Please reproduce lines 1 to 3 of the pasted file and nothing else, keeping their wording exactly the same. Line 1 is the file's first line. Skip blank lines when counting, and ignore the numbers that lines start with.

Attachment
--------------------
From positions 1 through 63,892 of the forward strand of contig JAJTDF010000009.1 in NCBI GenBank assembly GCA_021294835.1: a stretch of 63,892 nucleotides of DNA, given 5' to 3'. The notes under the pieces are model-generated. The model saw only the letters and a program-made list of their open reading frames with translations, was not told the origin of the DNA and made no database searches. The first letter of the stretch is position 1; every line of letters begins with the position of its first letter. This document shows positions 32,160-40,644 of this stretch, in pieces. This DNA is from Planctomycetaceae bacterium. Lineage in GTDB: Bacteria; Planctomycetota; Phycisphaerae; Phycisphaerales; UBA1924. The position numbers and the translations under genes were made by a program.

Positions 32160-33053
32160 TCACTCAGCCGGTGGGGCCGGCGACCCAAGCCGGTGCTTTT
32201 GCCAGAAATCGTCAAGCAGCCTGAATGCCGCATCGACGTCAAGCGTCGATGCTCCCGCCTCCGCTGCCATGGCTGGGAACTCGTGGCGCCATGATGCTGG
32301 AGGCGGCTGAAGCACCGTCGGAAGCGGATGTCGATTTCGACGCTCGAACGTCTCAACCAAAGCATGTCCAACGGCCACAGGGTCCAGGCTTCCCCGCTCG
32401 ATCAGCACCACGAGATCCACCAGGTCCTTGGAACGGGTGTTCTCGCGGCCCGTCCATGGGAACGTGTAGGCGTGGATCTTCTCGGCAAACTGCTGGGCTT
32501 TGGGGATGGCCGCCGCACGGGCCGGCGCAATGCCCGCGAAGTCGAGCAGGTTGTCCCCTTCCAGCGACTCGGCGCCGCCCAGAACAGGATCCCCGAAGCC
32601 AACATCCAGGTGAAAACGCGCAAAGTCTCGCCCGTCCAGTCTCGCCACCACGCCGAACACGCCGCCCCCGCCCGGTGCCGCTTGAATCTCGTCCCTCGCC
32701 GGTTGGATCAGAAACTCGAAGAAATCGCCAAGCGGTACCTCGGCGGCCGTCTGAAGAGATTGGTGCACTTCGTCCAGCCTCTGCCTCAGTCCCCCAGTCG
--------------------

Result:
From positions 1 through 63,892 of the forward strand of contig JAJTDF010000009.1 in NCBI GenBank assembly GCA_021294835.1: a stretch of 63,892 nucleotides of DNA, given 5' to 3'. The notes under the pieces are model-generated. The model saw only the letters and a program-made list of their open reading frames with translations, was not told the origin of the DNA and made no database searches. The first letter of the stretch is position 1; every line of letters begins with the position of its first letter. This document shows positions 32,160-40,644 of this stretch, in pieces. This DNA is from Planctomycetaceae bacterium. Lineage in GTDB: Bacteria; Planctomycetota; Phycisphaerae; Phycisphaerales; UBA1924. The position numbers and the translations under genes were made by a program.

Positions 32160-33053
32160 TCACTCAGCCGGTGGGGCCGGCGACCCAAGCCGGTGCTTTT